Ronald M. Whyte of San Jose, sitting by designation.

        The decision sent Altmann's suit back to Cooper for trial.

        At the time of the decision, Altmann told the Daily Journal that she

would like to see the paintings hang in the United States or Canada, where

she has family.

        "I don't want them with private parties any longer," she said. "I

want them hung for everybody to see."

        Schoenberg said Tuesday he is confident his client will prevail at

the high court.

        "Austria has no defense on the merits, only procedural arguments,"

he said. "I'm still relatively confident that, when the justices consider

the merits, they will agree with the four judges below.

        "The justices probably were concerned with the other cases in the

2nd Circuit and the D.C. Circuit; that muddled the issue somewhat."

        The court's precedents on retroactivity, the U.S. Constitution and

the understanding of sovereign immunity before 1952 all favor Altmann's

position, Schoenberg said.

        "No one relied on immunity, neither the Nazis nor Austria," he said.

        Schoenberg said Altmann has not pursued the case in Austria "because

of statute-of-limitations problems" and because that country has set "a $2

million fee" to file such a claim.

        Scott Cooper said he, too, is confident of prevailing in the Supreme


        "We are right on the law," he said. "All of the Supreme Court

precedents regarding retrospective application of statutes are consistent

with our interpretation."


Justices Take Nazi-Looted Art Case




© 2003 Daily Journal Corporation. All rights reserved.



Metropolitan News

Wednesday, October 1, 2003


Page 1


Supreme Court to Decide Whether Suit Against Austria Over Art Stolen by

Nazis Can Go Forward


By KENNETH OFGANG, Staff Writer/Appellate Courts


The U.S. Supreme Court will decide whether sovereign immunity laws bar a Los

Angeles trial against Austria over the Nazi-era theft of priceless artwork,

the court said yesterday.

In a one-sentence order, the court said that it had granted the republic’s

petition for review of a Ninth U.S. Circuit Court of Appeals decision

allowing Maria V. Altmann of Cheviot Hills to press her suit. Altmann’s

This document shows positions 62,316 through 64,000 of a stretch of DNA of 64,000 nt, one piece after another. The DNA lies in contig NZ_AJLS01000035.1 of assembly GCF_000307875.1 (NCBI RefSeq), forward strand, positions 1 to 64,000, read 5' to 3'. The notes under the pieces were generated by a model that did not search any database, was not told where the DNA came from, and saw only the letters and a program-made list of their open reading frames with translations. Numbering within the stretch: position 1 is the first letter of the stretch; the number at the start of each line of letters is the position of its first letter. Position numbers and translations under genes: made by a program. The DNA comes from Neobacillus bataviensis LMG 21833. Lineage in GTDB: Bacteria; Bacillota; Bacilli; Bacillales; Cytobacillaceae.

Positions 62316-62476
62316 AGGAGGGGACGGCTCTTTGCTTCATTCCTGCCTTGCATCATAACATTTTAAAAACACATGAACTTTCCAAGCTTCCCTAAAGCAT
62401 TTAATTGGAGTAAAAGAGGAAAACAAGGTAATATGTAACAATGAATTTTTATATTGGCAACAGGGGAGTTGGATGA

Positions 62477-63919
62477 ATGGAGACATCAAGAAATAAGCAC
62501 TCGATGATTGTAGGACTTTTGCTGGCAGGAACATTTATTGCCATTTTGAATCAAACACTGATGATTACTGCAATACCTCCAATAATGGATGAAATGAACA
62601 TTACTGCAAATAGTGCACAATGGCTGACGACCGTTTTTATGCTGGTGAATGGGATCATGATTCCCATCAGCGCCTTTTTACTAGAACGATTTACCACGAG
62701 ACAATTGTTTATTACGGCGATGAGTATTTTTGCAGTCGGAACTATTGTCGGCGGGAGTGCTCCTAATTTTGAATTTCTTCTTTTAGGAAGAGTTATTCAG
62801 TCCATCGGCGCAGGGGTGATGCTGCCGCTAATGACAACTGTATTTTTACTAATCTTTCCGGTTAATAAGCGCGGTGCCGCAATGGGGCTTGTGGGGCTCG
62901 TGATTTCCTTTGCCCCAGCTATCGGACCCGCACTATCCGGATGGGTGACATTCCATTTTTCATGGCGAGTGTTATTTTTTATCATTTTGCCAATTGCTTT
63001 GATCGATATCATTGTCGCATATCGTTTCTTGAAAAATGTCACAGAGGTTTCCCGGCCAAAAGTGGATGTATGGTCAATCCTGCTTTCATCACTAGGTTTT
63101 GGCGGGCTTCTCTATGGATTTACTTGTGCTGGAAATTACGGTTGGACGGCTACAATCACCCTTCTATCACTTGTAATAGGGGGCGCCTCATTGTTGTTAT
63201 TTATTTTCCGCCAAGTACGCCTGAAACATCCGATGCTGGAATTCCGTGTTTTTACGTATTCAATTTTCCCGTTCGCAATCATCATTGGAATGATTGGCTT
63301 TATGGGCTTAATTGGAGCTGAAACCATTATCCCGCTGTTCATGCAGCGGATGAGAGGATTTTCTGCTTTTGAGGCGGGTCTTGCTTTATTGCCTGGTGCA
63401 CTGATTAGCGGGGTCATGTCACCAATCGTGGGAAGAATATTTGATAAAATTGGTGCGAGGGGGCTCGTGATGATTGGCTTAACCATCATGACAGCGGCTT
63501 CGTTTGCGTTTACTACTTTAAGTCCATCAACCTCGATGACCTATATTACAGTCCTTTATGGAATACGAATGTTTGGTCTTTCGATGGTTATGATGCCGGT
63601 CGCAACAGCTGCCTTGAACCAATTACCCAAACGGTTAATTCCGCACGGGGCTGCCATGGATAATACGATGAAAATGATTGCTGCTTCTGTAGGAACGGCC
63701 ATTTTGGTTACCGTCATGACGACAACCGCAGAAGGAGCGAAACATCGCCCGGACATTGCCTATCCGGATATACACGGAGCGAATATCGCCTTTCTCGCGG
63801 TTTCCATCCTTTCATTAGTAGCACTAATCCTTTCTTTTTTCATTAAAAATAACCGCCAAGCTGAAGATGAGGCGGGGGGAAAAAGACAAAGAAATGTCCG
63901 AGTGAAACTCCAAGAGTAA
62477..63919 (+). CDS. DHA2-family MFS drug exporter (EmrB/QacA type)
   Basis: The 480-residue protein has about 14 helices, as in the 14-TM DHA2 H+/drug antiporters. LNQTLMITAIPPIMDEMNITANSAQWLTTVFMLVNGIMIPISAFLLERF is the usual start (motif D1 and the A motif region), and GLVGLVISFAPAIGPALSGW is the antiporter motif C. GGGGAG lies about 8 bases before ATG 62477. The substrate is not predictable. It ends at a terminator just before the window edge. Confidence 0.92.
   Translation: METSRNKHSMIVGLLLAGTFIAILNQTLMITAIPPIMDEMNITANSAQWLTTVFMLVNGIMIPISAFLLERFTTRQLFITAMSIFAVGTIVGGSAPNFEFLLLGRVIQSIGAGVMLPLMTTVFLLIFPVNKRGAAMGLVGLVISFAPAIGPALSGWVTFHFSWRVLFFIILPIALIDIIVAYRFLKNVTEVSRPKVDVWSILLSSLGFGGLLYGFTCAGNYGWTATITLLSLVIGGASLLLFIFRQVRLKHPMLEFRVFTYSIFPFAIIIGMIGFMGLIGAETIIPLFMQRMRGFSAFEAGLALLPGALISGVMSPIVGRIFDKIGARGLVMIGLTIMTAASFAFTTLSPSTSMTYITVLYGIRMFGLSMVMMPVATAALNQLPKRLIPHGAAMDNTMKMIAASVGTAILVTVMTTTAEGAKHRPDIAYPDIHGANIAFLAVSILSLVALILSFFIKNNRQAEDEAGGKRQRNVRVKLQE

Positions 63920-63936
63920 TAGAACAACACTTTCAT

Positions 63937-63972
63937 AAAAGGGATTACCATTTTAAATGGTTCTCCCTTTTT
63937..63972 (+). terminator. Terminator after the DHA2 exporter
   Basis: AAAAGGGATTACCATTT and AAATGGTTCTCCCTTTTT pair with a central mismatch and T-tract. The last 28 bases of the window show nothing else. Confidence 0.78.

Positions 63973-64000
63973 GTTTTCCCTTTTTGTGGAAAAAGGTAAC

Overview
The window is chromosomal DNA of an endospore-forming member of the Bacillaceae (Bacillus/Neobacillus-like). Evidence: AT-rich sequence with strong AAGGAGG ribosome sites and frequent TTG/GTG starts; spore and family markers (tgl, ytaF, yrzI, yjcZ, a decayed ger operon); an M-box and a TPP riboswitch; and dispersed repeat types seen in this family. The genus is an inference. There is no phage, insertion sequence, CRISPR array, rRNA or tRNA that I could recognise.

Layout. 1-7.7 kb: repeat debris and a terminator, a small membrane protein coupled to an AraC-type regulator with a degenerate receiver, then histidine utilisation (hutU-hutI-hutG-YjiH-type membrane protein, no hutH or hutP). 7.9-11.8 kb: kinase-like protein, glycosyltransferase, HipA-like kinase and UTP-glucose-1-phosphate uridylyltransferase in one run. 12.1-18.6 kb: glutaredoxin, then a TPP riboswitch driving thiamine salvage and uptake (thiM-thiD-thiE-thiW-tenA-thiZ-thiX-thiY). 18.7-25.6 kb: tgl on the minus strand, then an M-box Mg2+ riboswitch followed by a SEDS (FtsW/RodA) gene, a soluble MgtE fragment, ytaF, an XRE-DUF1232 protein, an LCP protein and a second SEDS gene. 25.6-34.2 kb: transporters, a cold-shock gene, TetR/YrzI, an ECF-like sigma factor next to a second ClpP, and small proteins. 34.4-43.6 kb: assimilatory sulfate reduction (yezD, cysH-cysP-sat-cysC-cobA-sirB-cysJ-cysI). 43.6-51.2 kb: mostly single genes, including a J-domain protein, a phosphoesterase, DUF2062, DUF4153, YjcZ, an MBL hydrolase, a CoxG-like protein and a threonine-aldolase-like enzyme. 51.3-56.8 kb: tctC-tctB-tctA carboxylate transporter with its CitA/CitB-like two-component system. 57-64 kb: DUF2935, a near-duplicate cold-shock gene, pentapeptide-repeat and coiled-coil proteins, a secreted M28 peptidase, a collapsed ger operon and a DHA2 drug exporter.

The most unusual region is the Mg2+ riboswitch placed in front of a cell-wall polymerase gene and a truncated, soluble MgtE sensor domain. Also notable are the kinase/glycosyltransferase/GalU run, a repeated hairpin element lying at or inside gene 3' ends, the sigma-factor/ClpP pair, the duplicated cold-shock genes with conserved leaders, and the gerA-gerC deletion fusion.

attorney, E. Randol Schoenberg, and Scott P. Cooper of Proskauer Rose, who

represents Austria in the case, said they were told that the case is likely

to be argued in January or February.

Schoenberg said in an e-mail he was disappointed that his client, who will

turn 88 in February, will have to wait even longer to obtain a decision.

Cooper declined to predict how the case would be decided but said the grant

of review "gives us an opportunity to show that the Ninth Circuit got the

analysis wrong."

Altmann seeks to recover–or be compensated for–six Gustav Klimt paintings

owned by her uncle, Czech banker and sugar magnate Ferdinand Bloch. The

paintings, with an estimated value of $150 million, are now part of the

collection of the Austrian Gallery in Vienna.

A three-judge panel ruled last December that Austria could not possibly have

expected sovereign immunity to apply to artworks that were stolen by Nazis

and were allegedly retained illegally by the government after the war.

That, and the fact that the paintings have been reproduced and sold numerous

times in the United States in the form of posters and catalogs, is enough to

overcome protections of the Foreign Sovereign Immunities Act, Judge Kim

Wardlaw wrote for the panel.

In fact, some of the Klimt works apparently have become part of American

commercial and popular culture. It is possible to purchase reproductions of

the most famous of the paintings–the golden, Byzantine-influenced "Adele

Bloch-Bauer I," a portrait of Altmann’s aunt–on wristwatches and other


There are Klimt computer games, playing cards and stationery.

Klimt was already famous in the early 1900s as co-founder of the Vienna

Secessionists when Bloch commissioned him to paint Adele Bloch-Bauer. The

painting is often grouped with Art Nouveau works and signals a departure

from the classical development of European painting.

Bloch displayed the work, a second portrait of his wife and four Klimt

landscapes in his Vienna home, but lost them to Nazi looters in Germany’s

1938 invasion of Austria. Bloch fled to Switzerland and died soon after the

war’s end.

Bloch was Jewish. Altmann said his property was taken as part of an

"Aryanization" program.

Austria claims that Bloch’s wife wanted the gallery to have them on her

death and that an attorney for Altmann’s brother concluded an agreement to

"donate" the works in 1948.

Altmann sued soon after a scandal over other allegedly stolen Austrian

paintings rocked the art world.